Parenting styles and the associated health outcomes in children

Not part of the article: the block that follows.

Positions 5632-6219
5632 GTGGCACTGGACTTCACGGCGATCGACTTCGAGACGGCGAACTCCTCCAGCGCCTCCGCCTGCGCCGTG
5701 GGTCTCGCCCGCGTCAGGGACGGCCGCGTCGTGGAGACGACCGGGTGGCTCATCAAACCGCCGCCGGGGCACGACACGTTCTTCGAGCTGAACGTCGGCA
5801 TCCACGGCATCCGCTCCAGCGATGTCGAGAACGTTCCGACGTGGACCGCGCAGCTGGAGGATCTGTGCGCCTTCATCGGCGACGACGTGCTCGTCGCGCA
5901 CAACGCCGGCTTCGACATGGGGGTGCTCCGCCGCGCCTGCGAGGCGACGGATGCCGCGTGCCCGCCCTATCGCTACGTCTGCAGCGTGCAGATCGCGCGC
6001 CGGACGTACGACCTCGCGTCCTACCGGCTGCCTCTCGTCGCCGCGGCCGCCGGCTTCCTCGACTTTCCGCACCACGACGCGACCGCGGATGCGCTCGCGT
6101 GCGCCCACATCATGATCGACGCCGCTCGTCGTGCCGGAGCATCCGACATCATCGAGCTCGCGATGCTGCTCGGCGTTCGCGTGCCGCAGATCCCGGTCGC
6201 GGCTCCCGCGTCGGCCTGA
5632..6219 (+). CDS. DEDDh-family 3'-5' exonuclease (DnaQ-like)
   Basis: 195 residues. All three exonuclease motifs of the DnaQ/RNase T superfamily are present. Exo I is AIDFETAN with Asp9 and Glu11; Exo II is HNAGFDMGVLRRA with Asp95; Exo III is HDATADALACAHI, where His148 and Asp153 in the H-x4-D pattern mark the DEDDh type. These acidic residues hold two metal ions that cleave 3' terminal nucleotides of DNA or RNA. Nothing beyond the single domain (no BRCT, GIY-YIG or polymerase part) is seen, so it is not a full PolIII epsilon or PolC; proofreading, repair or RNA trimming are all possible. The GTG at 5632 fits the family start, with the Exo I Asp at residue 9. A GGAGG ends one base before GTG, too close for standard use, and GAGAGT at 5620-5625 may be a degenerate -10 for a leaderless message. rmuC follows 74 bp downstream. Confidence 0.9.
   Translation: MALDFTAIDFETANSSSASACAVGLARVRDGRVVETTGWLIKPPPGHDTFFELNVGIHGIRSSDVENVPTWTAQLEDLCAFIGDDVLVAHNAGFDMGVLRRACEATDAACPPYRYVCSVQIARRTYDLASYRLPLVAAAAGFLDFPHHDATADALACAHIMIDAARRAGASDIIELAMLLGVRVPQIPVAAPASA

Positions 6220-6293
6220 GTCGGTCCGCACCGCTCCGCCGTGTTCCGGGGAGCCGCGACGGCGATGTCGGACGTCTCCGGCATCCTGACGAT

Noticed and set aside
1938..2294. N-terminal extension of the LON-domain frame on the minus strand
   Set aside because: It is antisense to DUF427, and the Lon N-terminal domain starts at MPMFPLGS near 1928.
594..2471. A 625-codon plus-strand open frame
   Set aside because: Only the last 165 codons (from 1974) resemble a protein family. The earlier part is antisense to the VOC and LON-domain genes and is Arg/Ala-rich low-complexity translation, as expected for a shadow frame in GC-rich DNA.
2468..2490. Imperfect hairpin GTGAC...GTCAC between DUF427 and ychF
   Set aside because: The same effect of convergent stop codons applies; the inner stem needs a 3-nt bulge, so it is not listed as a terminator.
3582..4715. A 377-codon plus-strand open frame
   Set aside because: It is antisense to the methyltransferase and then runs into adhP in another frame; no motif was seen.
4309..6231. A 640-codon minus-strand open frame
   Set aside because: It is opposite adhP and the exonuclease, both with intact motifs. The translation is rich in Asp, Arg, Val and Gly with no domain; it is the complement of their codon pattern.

Several studies over the last decade have provided data linking child health outcomes and eating behaviors to parenting styles. Because childhood obesity continues to be an issue in the United States, and obesity is a major contributor to the development of comorbidities, many researchers have conducted studies that aim to identify environmental variables that may impact health outcomes in children. The purpose of this review of literature was to identify which parenting styles were associated with positive or negative child health outcomes, and which behaviors exhibited by these parenting styles affect health outcomes. The four parenting styles: authoritative, permissive, authoritarian, and uninvolved, can be distinguished by the amount of nurturing and demandingness each display. Studies that examined parenting styles, specific parental behaviors, food restrictions, and eating patterns in relation to child health outcomes were utilized to determine outcomes. The review of data concluded that parenting styles, and more specifically, specific parenting behaviors shared a strong relationship with child health outcomes. Permissive parenting was found to be associated with higher body mass index (BMI) in children when compared to other parenting styles. Authoritative and authoritarian parenting resulted in higher Dietary Approaches to Stop Hypertension (DASH) scores. Positive food modeling, avoiding pressuring children to eat, preparing home cooked meals, and restricting the over consumption of calorie-dense foods or foods that could be considered unhealthy when over consumed are all specific behaviors that need more research to determine the correlation with child health outcomes.